Strengthening the Fan Connection
Turning followers into fans is all about letting people feel like they know you on some level, and NFTs are a great way of doing just this. Fans can feel even closer to you as someone they admire because they own something you made that no one else does; they gain that sense of exclusivity.
Think how many people, given the opportunity, would run up to one of their favourite artists exclaiming “OMG I’m your biggest fan!” – NFTs allow fans to actually prove this.
What About Emerging Artists?
The question is though, is there enough demand for these items when it comes to emerging artists? The point that a lot of people are making about NFTs is that, like many things in the industry, they will only benefit a small percentage of artists at the top of the game. This is why some of these items are being sold for millions.
Maybe you’re thinking: “Nobody is going to pay serious money for an NFT from me”, and perhaps at this stage in your career, you might be right, but this is why cultivating super-fans of your music is going to be so important. It only takes one of them to be willing enough to pay a decent price for a one-of-a-kind asset created by you.
We already see artists with dedicated fan bases making money on platforms like bandcamp and patreon, purchasing limited release merchandise and vinyl for substantial sums – even paying more than the list price or donating to the artist out of their own good will and loyalty.
Be the Investment
Also, think about the kind of music fans who love discovering new artists in the early days of their career: the people who like to say “I knew that band before they were big – I’ve been listening to them for years”, as if they are some kind of uncredited industry tastemaker. Similarly, there will be people like this, with a lot of spare cash, who want to invest in up-and-coming artists before they hit the big time. This could be achieved through purchasing an NFT early on and watching the value rise as that artist grows to superstardom.
Plus, NFTs don’t have to be ridiculously expensive, nor do they have to be auctioned; Grimes recently issued a series of NFT artwork of which there were 400 pieces available per item. These were priced at just $20 each – proving that the NFT market is accessible for emerging artists and the typical music fan. This makes the NFT market seem more like ‘digital merchandise’, rather than a playground exclusively for the super-rich.
This is the only way NFTs can truly help the whole music industry, rather than just well-established artists. The price points need to be accessible for everyone.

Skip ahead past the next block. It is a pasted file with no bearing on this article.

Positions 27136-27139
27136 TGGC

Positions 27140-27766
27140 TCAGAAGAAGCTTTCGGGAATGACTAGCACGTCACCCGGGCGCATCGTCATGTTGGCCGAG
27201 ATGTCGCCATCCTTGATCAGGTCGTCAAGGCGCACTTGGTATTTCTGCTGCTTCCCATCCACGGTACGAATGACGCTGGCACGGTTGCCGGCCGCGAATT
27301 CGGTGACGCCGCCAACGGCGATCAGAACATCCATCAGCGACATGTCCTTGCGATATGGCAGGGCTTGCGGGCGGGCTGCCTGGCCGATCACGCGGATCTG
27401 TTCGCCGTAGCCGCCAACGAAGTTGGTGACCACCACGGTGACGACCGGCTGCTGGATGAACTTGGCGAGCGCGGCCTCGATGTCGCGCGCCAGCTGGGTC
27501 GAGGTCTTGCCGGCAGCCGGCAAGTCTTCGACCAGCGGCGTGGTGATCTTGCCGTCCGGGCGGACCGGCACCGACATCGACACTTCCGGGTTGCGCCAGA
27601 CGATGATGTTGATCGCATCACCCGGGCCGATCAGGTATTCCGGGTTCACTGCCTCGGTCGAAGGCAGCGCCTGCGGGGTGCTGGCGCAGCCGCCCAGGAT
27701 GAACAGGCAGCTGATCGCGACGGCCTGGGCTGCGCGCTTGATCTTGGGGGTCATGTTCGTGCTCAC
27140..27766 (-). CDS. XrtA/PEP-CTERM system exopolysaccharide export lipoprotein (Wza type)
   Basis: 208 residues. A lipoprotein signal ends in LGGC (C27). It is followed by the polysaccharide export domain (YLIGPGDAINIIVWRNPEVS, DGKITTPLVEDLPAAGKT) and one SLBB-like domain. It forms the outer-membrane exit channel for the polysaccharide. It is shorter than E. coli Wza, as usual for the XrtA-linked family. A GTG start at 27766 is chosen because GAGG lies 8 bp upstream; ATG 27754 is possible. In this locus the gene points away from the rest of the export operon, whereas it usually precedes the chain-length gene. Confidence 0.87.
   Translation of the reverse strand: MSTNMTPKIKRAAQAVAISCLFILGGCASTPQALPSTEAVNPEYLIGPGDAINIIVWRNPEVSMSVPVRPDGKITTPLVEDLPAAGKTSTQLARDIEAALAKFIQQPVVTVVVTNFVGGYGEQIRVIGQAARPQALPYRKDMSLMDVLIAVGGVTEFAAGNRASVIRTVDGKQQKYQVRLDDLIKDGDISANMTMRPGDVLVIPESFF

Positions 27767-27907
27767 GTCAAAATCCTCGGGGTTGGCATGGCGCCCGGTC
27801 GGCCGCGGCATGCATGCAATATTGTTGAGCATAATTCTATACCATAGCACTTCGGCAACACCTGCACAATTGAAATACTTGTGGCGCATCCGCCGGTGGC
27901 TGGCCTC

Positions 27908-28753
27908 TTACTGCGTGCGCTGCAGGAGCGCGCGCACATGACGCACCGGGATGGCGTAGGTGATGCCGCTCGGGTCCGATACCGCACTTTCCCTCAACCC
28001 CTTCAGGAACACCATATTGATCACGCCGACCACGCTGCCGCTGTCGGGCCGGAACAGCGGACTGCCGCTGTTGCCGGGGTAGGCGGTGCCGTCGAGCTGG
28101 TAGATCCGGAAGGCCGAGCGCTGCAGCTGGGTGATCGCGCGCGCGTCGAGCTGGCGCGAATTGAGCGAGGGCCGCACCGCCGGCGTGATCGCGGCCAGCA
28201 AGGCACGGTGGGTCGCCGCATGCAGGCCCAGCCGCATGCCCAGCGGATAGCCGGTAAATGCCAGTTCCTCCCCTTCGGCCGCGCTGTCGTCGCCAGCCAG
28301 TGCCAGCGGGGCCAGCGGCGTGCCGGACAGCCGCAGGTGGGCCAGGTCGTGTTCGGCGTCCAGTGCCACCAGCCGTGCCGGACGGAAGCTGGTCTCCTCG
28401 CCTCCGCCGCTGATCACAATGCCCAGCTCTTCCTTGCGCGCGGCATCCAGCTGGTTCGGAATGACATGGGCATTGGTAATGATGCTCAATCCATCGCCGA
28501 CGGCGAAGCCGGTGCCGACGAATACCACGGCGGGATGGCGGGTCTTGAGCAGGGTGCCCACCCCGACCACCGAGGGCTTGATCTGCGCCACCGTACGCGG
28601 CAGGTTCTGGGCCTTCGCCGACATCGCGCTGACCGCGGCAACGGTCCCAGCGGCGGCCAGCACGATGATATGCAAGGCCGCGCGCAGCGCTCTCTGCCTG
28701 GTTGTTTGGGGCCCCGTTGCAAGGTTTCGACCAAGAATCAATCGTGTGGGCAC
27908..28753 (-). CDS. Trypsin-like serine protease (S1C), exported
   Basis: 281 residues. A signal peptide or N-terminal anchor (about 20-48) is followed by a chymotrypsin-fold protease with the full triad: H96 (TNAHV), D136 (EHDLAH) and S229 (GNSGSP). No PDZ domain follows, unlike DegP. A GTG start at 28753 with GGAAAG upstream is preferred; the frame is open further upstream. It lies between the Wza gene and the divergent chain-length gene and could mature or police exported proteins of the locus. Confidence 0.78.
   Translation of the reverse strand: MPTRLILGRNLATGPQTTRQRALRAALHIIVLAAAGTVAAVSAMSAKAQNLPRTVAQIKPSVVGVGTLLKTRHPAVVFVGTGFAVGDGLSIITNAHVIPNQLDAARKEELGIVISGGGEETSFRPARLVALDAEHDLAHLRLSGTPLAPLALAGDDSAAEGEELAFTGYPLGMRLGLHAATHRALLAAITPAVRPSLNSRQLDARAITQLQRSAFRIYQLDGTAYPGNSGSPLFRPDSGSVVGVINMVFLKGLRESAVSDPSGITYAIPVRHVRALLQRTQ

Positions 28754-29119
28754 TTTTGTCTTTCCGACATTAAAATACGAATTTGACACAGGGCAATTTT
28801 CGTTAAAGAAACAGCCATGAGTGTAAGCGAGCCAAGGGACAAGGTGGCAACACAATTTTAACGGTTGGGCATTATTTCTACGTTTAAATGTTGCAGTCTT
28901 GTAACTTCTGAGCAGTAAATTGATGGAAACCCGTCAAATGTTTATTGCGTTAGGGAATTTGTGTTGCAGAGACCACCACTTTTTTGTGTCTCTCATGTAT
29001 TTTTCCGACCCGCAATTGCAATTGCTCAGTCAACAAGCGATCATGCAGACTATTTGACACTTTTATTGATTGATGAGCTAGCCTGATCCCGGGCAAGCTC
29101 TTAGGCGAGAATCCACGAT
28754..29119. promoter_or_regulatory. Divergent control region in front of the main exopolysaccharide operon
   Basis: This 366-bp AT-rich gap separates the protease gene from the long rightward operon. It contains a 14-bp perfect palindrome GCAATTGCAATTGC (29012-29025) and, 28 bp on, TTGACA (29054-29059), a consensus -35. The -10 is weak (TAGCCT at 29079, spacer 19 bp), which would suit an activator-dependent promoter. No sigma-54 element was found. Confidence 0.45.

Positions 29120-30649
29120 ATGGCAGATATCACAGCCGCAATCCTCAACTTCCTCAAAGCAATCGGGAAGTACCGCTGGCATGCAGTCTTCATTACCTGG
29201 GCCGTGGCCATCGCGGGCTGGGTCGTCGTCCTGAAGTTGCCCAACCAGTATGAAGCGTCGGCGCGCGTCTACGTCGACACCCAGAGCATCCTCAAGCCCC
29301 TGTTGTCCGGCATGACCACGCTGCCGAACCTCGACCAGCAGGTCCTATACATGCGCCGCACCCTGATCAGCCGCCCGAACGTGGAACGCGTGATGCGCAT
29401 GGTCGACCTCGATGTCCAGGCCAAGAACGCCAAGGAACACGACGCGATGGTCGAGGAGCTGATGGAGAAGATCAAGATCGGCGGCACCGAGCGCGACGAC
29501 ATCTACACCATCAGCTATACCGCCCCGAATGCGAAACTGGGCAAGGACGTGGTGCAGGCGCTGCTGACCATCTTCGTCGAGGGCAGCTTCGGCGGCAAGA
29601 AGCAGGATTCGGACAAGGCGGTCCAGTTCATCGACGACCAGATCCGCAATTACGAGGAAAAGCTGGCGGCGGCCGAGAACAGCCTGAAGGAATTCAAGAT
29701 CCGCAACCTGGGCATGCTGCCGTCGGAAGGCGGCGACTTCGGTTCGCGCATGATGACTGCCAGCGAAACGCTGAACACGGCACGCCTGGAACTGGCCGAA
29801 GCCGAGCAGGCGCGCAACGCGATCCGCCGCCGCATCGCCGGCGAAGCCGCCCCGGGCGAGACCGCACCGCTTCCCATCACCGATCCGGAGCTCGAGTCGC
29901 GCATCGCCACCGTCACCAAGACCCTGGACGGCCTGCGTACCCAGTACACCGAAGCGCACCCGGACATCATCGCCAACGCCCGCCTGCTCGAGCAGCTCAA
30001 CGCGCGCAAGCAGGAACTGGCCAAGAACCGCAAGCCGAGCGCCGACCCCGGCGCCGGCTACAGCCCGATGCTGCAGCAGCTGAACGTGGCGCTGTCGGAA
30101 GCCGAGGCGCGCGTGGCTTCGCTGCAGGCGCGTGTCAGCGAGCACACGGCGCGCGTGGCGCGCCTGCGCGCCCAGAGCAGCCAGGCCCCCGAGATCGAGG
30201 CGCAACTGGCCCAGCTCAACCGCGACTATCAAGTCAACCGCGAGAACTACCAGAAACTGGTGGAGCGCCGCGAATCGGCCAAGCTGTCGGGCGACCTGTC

However, NFTs will only become financially valuable when a serious amount of people are aware of the content and its creator. So, although you may not be able to benefit right this moment from selling NFTs, this is exactly why you should be taking every care with your fan base to make sure those fans are engaged, dedicated and loyal.
How Are Artists Using NFTs?
So you know now that NFTs can make you a lot of money and that they aren’t necessarily just for the top end of the music industry spectrum. But how are artists actually using them and what kinds of things can you sell as an NFT?
- If you’re an artist with a particularly strong visual brand, then NFTs are definitely something to think about. You could create exclusive artwork for your latest release and sell one-off graphics designed by you, or you could collaborate with an artist you like for extra credibility.
- ‘Social tokens’ are being used to allow access to exclusive fan events and communities, private chat servers and paid email newsletters, with incentives of course. The value of the token rises as the communities grow.
- Integrating NFTs with online events such as live-streams or album listening parties. The fans attracted to these sort of events are more likely to be the ones willing to invest in you.
- Reignite interest in an artist’s back catalog (as 3LAU did with his Ultraviolet album). For example, limited release reissues of an old album with exclusive content added in like vinyl copies or bonus tracks.
We’re still in the early stages of this phenomenon, but it seems that just about anything can be sold as an NFT, so there’s a lot of scope for creativity and unique marketing ideas here.
Prepare Now, Profit Later
In some ways, purchasing NFTs is no different to being an art collector, the only difference being that we’ve transitioned from the physical to the digital. It might seem a little crazy at first, but there are people out there who are willing to pay for these sort of ‘collectibles’.
What’s great is that NFTs are establishing a new form of content for artists, alongside new kinds of experiences for fans. Plus, for once, artists are in control of the money they can make – not just on the initial sale, but further down the line too.
So although focusing on getting new fans is usually an artist’s priority, don’t forget to provide value for those who are already your fans – look to those who have invested their time, and potentially money, in you already – they are the ones who are more likely to part with their cash for you.
Unlike most music marketing methods, the NFT market isn’t about reaching the most people possible; it’s about reaching the right people.